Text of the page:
New cheek swab test helping to monitor children with rare heart condition

22 Apr 2024, 9:49 a.m.

A cheap and simple test is being developed which will allow quick and safe monitoring in children with arrhythmogenic cardiomyopathies (ACM).

ACM are a group of conditions where the cells in the heart muscle don’t stick together properly, causing the walls of the heart to become weak. ACM are usually genetic, and symptoms include palpitations, breathlessness, fainting and abnormal heart rhythms that could lead to sudden cardiac death.

Children with ACM are monitored regularly using a combination of several heart scans and blood tests, but these can paint an incomplete picture of the microscopic changes happening inside the heart.

Changes in the distribution of proteins within heart cells of a patient with ACM are mirrored in the cells inside their cheeks and therefore the new test can give a clearer picture of a patient’s risk of dangerous heart rhythms.

The research is being funded by the British Heart Foundation (BHF) and carried out at Great Ormond Street Hospital (GOSH) on patients with ACM. If effective, the test will be rolled out to hospitals across the country.

Bea's story

Bea, aged 10, and her family are taking part in the study as part of her regular ACM check-ups at GOSH. Three years ago Bea started experiencing symptoms of an unusually fast heart rhythm, called ventricular tachycardia (VT), including shortness of breath and dizziness.

She often mistook these symptoms for anxiety but had genetic testing for ACM because Bea’s father and several other family members were known to have a gene alteration that can cause the condition. Following the tests, she was diagnosed with ACM.

As part of her check-ups at GOSH, Bea has been swabbed for the research four times. Her younger brother is now also part of the study.

Bea’s mum Liz said: “The test is adding another layer of reassurance to the family that the condition is being monitored. We think it’s so important to take part in this research to improve how ACM is monitored and managed for children in the future.”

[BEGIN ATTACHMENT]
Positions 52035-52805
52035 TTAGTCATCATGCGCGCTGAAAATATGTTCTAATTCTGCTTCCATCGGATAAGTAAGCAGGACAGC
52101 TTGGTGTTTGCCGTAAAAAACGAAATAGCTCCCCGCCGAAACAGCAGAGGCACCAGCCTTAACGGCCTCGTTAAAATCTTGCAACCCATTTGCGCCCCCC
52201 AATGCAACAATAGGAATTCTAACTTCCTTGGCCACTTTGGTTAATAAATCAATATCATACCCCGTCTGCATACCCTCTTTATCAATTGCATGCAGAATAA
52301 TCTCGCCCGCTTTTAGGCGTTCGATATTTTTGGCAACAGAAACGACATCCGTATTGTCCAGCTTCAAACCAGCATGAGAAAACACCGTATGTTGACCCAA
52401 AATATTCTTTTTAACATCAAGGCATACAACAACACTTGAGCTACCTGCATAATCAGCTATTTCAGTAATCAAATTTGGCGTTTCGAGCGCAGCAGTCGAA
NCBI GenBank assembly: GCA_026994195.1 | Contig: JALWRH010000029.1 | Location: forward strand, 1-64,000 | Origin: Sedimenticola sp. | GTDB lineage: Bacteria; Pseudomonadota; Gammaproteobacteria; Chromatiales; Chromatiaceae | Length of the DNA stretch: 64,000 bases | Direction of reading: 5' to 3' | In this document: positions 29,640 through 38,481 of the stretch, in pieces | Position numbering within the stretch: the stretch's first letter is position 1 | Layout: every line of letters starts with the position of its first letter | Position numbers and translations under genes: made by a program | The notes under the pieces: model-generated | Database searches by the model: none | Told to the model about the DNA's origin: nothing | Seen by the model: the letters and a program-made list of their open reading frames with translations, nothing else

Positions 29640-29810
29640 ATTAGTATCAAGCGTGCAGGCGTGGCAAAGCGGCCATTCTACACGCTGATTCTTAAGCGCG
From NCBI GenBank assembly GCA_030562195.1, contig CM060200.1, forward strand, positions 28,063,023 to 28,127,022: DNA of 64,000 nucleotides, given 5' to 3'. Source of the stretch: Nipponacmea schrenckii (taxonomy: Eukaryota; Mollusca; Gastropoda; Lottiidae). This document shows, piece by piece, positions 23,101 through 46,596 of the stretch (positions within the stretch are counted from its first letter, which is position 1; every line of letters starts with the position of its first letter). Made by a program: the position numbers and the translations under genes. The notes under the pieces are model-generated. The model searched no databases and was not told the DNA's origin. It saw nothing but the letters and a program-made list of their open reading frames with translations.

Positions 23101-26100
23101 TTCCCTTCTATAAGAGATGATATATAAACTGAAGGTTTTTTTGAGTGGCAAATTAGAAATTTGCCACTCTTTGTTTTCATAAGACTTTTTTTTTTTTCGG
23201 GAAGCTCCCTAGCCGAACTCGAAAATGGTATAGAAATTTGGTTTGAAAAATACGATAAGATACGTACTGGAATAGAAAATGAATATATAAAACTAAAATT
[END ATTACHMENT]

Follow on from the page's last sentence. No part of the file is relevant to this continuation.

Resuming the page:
Bea now has an internal heart rhythm monitor fitted to alert her and her family when she is experiencing a dangerously fast heart rhythm.

Liz said: “Every time she experiences a symptom, a recording of her heart rhythm is sent to GOSH and reviewed within an hour, which gives us some reassurance. It saves her having to go for overnight monitoring in hospital and missing school every time.”

“Aside from going in for regular check-ups at GOSH, we feel it’s really important to not let Bea’s condition get in the way of a normal childhood. She stays active by doing swimming and is in a weekly theatre school.”


Bea, aged 10

Reassurance for patients and their families

Dr Angeliki Asimaki, Senior Lecturer at St George’s, University of London, who is leading the research, said:

“Our test is providing a much-needed window into the minute changes happening in the hearts of ACM patients, in a totally risk-free, non-invasive way.

“Doctors can be warned about which of their patients are most at risk of dangerous heart rhythms and other symptoms, allowing them to tailor treatment to ensure that each patient receives the best care for them. Patients, particularly children, have told us they hugely prefer the speed and ease of the cotton bud cheek swab compared to alternatives like blood tests.”

Professor Bryan Williams, Chief Scientific and Medical Officer at the British Heart Foundation, who are funding the research, said:

“People with ACM often live with day-to-day worries because of the unpredictable nature of their condition, in which dangerous symptoms can start with little to no warning. The simple monitoring test being developed by Dr Asimaki and her team has the potential to provide reassurance to patients and their families that their condition is being kept under a watchful eye by medical professionals.”

The team are also looking into developing a cheek swab test for diagnosing ACM and will be researching how the test can be used to monitor women with ACM throughout their pregnancies.

New blood test could prevent sudden deaths for children living with hereditary heart condition

A new blood test that could identify children with a potentially fatal heart condition has been developed by researchers at UCL (University College London) and Great Ormond Street Hospital (GOSH)

King Charles III is the Royal Patron of GOSH

His Majesty King Charles III has become the Royal Patron of Great Ormond Street Hospital for Children.

Athletes to mentor children and young people having treatment at Great Ormond Street Hospital

In a new partnership with Dame Kelly Holmes Trust, world class athlete mentors will support children and young people having treatment at Great Ormond Street Hospital.